DCAL provides funding opportunities to support Dartmouth faculty, students, and co-curricular educators in their teaching and learning endeavors.

Universal Design for Learning Grant

The Accessible Dartmouth Initiative (ADI) is a collaboration between The Dartmouth Center for the Advancement of Learning, Student Accessibility Services, and Learning Design and Innovation (ITC). ADI supports faculty incorporating Universal Design for Learning (UDL) into Dartmouth courses with the goal of better meeting the needs of all students, including neurodiverse students – those who learn differently due to conditions such as ADHD, autism, dyslexia – as well as first-generation college students, international students, English language learners, and students of other marginalized identities. In addition to supporting student learning, UDL benefits instructors by weaving accessibility and flexibility into the fabric of a course.

This course redesign grant engages faculty to incorporate UDL interventions identified in a UDL Institute into a current or new course.

The time commitment for the grant activities is generally expected to be 21-28 hours over the course of about 16 weeks. The activities listed here are described in further detail below. 
    •    UDL Institute: 15 hours
    •    Consultations and work time: 5-10 hours
    •    Artifact creation and narrative: 1-3 hours

Faculty and staff educators completing all of the following steps are eligible to receive a $1500 stipend.


The grant program is structured as follows: 

Step 1: UDL Institute

Attend a UDL institute, hosted by the ADI Team. Institutes will be scheduled 3 times per year (generally during June, December, and March). For live institutes, you will spend approximately 10 hours over 3 days with fellow Dartmouth faculty learning about specific aspects of the UDL framework and applying them to your course materials. Asynchronous institute opportunities are currently being developed.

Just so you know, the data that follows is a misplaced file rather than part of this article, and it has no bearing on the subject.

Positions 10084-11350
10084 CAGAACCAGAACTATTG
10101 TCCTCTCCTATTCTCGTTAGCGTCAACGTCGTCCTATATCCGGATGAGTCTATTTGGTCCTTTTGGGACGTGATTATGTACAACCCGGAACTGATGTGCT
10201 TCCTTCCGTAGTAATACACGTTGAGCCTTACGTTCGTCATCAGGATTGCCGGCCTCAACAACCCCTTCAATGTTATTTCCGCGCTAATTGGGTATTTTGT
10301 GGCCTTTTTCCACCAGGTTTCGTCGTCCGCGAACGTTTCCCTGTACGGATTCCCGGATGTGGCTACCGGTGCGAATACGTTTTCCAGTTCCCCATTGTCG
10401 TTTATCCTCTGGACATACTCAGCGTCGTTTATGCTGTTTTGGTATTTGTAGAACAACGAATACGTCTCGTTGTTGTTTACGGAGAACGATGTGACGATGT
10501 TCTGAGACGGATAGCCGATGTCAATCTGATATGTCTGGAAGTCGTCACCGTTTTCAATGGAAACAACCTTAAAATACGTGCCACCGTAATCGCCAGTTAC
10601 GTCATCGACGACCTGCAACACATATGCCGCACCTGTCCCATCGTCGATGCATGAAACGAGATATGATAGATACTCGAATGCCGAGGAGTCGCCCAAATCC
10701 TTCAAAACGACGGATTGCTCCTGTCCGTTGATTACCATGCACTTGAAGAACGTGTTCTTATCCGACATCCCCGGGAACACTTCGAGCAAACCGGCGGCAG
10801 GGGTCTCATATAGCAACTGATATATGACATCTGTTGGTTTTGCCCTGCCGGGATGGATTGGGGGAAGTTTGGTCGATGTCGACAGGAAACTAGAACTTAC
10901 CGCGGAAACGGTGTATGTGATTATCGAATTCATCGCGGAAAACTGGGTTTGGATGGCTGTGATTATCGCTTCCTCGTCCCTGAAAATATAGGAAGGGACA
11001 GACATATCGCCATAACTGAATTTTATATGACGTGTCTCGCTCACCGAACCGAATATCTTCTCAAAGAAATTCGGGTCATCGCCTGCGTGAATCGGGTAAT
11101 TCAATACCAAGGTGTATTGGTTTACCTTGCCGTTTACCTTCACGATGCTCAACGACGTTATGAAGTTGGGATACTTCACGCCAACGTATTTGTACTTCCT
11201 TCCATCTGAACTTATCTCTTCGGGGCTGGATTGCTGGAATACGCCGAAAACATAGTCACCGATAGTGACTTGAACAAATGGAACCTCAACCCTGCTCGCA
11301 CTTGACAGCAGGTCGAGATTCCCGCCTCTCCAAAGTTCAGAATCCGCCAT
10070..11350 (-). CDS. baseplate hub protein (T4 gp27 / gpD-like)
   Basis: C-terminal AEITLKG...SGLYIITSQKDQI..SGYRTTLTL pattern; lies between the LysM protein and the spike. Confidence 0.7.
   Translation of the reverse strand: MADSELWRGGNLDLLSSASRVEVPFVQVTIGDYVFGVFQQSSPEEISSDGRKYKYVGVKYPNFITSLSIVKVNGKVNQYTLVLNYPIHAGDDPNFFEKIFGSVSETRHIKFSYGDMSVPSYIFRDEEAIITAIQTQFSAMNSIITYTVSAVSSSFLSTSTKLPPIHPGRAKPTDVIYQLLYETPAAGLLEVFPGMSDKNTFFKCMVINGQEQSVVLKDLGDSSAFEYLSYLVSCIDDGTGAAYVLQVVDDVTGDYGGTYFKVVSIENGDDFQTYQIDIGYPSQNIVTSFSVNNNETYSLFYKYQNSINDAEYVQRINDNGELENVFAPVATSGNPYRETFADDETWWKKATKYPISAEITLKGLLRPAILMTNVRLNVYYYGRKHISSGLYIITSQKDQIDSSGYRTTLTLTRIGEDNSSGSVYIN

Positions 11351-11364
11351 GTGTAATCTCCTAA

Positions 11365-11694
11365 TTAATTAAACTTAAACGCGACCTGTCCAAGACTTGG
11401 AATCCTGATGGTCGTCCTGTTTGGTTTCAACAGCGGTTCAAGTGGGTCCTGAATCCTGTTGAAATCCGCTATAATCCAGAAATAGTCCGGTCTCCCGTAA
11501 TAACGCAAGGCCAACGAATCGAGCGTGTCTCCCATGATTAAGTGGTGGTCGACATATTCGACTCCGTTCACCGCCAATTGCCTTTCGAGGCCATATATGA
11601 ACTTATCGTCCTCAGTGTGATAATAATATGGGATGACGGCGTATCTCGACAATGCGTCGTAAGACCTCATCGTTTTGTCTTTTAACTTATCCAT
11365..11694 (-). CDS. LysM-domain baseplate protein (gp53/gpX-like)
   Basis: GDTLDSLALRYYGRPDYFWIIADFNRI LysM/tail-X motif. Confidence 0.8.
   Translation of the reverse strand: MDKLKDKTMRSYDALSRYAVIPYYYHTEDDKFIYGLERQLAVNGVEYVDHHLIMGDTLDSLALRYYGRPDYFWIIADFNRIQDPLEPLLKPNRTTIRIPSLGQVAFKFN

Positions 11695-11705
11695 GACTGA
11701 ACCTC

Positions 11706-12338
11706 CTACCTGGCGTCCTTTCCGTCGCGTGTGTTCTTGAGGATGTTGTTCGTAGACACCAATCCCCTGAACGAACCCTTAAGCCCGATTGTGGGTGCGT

Learn more and apply for the UDL Institute here

Step 2: Institute Feedback Survey and Grant Opt-in

At the end of the institute, you will complete a short survey about the institute, including the option to opt in to grant activities. The opt-in will include questions relating to the course interventions you began during the institute. This will set the stage for the rest of the grant cycle. 

Step 3: Consultations and Work Time

You will work with an ADI team member to continue the UDL course design work you started during the institute. Together, you will determine what interventions you will try during the next teaching term. At least 1 consultation to plan your intervention(s) is required. 

Step 4: Teach your course

With the support of your assigned ADI team member, you will implement your UDL interventions. During the term, the ADI team will be available to guide you through collecting student feedback and reflecting on your experience. 

Step 5: Share your artifact and narrative 

Drawing your own reflections and any student feedback you collected, you will refine the course material(s), activity, or assessment(s) you changed during the redesign process. This refined material will be the artifact of your redesign that you will share with the ADI team. You will also create a short narrative to accompany your artifact. This narrative can be written, audio, video, or in any format that speaks to you. See the ADI Grant Completion Requirements (Prompt to Copy a Google Doc) for more information on requirements. 

When you submit your materials, you will be prompted to indicate whether ADI has permission to share your reflection and artifact, either with credit to you or anonymously.